by nat :: Wed, 08/26/2009 - 10:06am

Aaron's original analysis essentially asks this question:

Why is the gap between the 1st and 32nd place DVOA bigger than the gap between the 1st and 28th place DVOA used to be?

The answer is clear. 32 is greater than 28. No other explanation is needed.

The more interesting question is this one:

Why is the gap between the 1st and 30th place DVOA smaller than it used to be?

by Temo :: Wed, 08/26/2009 - 10:16am

I posted the standard deviation of DVOA over time above. While this can also be explained by expansion (possibly), it's hardly just the difference between 1st and 32nd, or 1-3 and 29-32, that matters.

by nat :: Wed, 08/26/2009 - 11:12am

I agree, up to a point. But it still helps to compare apples to apples.

For example: the integers 1-30 have a standard deviation of about 8.8. The integers 1-32 have a standard deviation of about 9.4. Have the numbers spread out? It is useful to compare the two standard deviations at all?

So the more interesting question about standard deviation is How has the standard deviation of the top 30 (or 28) DVOAs changed?

Also: given that the range of the top 30 DVOAs has decreased, what would an increased standard deviation mean? I think it would mean there are more teams near the top and bottom, and fewer near-average teams. That would mean more competition for playoff spots, and better matchups in the playoffs.

But is that balance? It's matter of taste. For me, balance means more teams with a legit chance at the playoffs and championship this year, and every team having a realistic hope of reaching the playoffs within a few years.

by Temo :: Wed, 08/26/2009 - 1:29pm

In creating your example with the 32 integers, you've already biased the data to have a larger standard deviation.

In the NFL you have (had) 30 different entities that have discrete DVOA values. Lets say these values range from 1-30. In your example, when you add two new entities, their DVOA value is necessarily 31 and 32. In reality, they could have a value of 15, 21, 4, whatever.

In other words, you have created two new values (31 and 32) which are farther away from the mean, whereas the new values could just as easily be very close to the mean.

Now, there are simple statisitical tests to check the difference in standard deviations between two different sized samples (null hypothesis: difference=0). I have the data set at home and not in office, obviously so I couldn't perform those tests at the moment.

by Independent George :: Wed, 08/26/2009 - 11:20am

This borders on a political theory and therefore is in danger of violating the Prime Directive, but the entire debate seems to center on whether you define parity as 'equality of opportunity' or as 'equality of outcome'.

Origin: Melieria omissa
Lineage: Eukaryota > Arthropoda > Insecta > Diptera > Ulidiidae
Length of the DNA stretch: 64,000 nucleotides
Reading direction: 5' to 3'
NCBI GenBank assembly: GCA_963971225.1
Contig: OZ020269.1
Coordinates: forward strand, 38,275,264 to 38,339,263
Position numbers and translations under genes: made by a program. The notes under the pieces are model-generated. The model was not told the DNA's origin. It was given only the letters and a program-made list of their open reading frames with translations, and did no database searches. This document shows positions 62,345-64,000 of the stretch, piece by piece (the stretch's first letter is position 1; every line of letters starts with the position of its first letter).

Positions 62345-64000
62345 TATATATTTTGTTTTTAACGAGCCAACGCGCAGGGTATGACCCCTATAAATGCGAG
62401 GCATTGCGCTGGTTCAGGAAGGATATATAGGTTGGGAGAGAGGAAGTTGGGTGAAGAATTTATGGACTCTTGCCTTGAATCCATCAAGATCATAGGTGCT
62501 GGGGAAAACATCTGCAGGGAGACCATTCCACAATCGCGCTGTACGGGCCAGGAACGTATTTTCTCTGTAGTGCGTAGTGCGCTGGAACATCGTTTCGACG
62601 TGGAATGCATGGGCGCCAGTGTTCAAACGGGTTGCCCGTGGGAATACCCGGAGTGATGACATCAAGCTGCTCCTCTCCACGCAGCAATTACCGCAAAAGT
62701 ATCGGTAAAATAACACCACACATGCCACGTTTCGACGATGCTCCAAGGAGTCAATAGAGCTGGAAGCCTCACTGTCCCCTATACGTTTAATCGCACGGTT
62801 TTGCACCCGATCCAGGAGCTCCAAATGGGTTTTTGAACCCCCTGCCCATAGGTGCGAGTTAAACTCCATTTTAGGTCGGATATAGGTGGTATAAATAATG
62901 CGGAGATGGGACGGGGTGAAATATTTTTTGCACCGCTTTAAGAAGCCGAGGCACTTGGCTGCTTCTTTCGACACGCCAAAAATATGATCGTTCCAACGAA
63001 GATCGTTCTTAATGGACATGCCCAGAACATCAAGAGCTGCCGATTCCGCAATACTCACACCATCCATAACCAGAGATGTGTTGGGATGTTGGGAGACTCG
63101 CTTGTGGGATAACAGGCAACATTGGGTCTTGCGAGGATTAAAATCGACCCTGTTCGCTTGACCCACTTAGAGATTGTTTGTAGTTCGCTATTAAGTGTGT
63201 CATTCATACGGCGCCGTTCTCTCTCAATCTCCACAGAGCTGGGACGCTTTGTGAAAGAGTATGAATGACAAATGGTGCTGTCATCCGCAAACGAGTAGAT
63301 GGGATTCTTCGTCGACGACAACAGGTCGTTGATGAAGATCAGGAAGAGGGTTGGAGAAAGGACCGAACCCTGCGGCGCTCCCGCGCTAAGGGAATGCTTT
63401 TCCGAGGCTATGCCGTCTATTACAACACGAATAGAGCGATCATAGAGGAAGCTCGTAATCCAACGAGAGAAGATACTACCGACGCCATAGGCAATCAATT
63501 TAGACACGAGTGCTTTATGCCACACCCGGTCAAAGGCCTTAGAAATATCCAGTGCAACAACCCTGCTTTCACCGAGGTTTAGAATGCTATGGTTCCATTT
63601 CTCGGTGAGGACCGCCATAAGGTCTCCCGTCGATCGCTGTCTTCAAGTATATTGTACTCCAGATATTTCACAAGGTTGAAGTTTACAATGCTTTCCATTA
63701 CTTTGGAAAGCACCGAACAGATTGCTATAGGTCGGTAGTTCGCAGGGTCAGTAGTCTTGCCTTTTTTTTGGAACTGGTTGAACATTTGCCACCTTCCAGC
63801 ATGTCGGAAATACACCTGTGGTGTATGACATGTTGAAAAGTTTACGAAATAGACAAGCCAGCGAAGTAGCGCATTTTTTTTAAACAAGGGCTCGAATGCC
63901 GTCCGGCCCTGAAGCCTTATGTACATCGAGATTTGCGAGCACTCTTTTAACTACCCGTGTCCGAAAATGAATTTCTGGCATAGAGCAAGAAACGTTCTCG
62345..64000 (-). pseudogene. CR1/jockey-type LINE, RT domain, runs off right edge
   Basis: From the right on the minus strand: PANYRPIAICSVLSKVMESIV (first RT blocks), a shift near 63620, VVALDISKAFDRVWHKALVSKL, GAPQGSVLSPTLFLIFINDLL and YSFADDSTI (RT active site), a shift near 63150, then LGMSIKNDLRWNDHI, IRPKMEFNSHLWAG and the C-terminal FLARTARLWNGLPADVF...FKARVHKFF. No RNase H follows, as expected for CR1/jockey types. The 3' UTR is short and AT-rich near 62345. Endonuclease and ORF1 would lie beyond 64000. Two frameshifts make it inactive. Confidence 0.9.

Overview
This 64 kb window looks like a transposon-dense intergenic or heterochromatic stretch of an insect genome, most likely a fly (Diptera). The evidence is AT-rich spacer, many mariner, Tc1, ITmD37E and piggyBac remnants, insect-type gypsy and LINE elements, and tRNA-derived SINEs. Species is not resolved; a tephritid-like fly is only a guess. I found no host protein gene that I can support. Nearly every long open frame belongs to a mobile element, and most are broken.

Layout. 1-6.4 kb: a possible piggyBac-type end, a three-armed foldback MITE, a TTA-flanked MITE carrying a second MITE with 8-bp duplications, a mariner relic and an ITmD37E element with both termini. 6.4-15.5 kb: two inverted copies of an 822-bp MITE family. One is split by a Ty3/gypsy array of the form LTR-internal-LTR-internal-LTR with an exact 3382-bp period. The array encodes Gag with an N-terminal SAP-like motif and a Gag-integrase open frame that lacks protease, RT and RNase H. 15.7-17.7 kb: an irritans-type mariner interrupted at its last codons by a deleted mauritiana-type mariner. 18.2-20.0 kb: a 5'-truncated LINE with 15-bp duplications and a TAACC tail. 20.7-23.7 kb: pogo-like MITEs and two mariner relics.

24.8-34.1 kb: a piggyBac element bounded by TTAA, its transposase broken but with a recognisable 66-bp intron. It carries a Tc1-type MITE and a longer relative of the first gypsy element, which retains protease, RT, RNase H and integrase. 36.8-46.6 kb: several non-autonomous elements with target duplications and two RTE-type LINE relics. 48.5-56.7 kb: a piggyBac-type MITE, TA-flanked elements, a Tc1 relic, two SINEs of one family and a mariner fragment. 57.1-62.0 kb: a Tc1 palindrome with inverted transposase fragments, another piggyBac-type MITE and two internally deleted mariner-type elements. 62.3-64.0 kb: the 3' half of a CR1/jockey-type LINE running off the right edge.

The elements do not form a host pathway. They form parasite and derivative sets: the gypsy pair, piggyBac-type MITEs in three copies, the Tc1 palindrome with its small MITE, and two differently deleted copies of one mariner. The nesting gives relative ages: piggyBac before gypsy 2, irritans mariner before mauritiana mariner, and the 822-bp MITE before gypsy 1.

The salary cap pushes the league towards an opportunity model; team operates under the same salary constraints, but not every team has the same management. More importantly, the structure of the cap and dead money charges tend to create a positive feedback loop; for example, the guaranteed money on a single overpriced free agent or 1st-round bust reduces the amount you can spend on other needs, and requires additional resources to correct the original mistake. Over time, the best organizations will get better, and the worst will get worse, even if the difference in ability is very slight at the start.

The draft is intended to push towards the outcome model; by granting the worst teams the highest picks, the idea is that they have an easier time stockpiling young talent. The problem is, once again, that talent evaluation and organizational structure still matters more than draft position. The amount of money reserved for the top picks means that the worst teams might have a deeper pool of talent to select from, but they also face much more downside risk due to the salary effects (hence, the Loser's Curse theory).

I prefer the opportunity model, but think that the rookie salaries really puts the worst teams in an unnecessarily difficult position. The worst teams typically need superstars less than they need depth; the way rookie salaries are structured, that means the very worst teams essentially have to devoted larger portions of their payrolls to untested rookies, and less to veteran backups. The badly managed teams are still going to find a way to screw up no matter what, but the rookie salaries gives them more opportunities for bigger screwups.

by Karl Cuba :: Wed, 08/26/2009 - 11:47am

Interesting, that would suggest that the most equitable solution to the burden of having a high draft pick would be to instigate a slotting system where rookies are paid standardised contracts on a sliding scale and then not counting those contracts in the salary cap.

by Rich Conley (not verified) :: Wed, 08/26/2009 - 11:50am

"I prefer the opportunity model, but think that the rookie salaries really puts the worst teams in an unnecessarily difficult position. The worst teams typically need superstars less than they need depth; the way rookie salaries are structured, that means the very worst teams essentially have to devoted larger portions of their payrolls to untested rookies, and less to veteran backups. The badly managed teams are still going to find a way to screw up no matter what, but the rookie salaries gives them more opportunities for bigger screwups."

Have you noticed that when the better teams happen to stumble onto top 10 picks, they either grab QBs, or they trade down? Losing teams can trade down. They just chose not to. Its not an issue of the system, its just more bad management.

by Mr Shush :: Wed, 08/26/2009 - 1:01pm

QBs like Richard Seymour and Jerod Mayo? Or like Jake Long? Terrell Suggs? The point is that good front offices tend to pick better players on the rare occasions that they have top ten picks, not (primarily) that they have more sophisticated strategies.